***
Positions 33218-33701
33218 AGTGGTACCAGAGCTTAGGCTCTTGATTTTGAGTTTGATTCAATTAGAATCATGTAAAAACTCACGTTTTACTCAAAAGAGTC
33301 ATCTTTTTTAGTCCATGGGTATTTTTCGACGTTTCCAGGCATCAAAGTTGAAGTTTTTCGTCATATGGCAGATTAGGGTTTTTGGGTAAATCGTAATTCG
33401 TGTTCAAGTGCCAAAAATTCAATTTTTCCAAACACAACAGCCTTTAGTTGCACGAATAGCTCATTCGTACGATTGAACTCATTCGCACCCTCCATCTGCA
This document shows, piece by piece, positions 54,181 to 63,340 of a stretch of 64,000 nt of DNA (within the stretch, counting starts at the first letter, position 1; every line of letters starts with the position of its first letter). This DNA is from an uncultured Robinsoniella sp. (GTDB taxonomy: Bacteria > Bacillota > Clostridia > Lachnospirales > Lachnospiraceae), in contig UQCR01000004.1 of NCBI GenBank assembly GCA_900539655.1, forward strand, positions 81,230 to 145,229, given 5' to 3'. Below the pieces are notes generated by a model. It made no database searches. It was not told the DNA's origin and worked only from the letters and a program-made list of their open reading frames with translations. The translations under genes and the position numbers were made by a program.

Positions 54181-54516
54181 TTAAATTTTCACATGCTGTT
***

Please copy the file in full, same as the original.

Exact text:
Positions 33218-33701
33218 AGTGGTACCAGAGCTTAGGCTCTTGATTTTGAGTTTGATTCAATTAGAATCATGTAAAAACTCACGTTTTACTCAAAAGAGTC
33301 ATCTTTTTTAGTCCATGGGTATTTTTCGACGTTTCCAGGCATCAAAGTTGAAGTTTTTCGTCATATGGCAGATTAGGGTTTTTGGGTAAATCGTAATTCG
33401 TGTTCAAGTGCCAAAAATTCAATTTTTCCAAACACAACAGCCTTTAGTTGCACGAATAGCTCATTCGTACGATTGAACTCATTCGCACCCTCCATCTGCA
This document shows, piece by piece, positions 54,181 to 63,340 of a stretch of 64,000 nt of DNA (within the stretch, counting starts at the first letter, position 1; every line of letters starts with the position of its first letter). This DNA is from an uncultured Robinsoniella sp. (GTDB taxonomy: Bacteria > Bacillota > Clostridia > Lachnospirales > Lachnospiraceae), in contig UQCR01000004.1 of NCBI GenBank assembly GCA_900539655.1, forward strand, positions 81,230 to 145,229, given 5' to 3'. Below the pieces are notes generated by a model. It made no database searches. It was not told the DNA's origin and worked only from the letters and a program-made list of their open reading frames with translations. The translations under genes and the position numbers were made by a program.

Positions 54181-54516
54181 TTAAATTTTCACATGCTGTT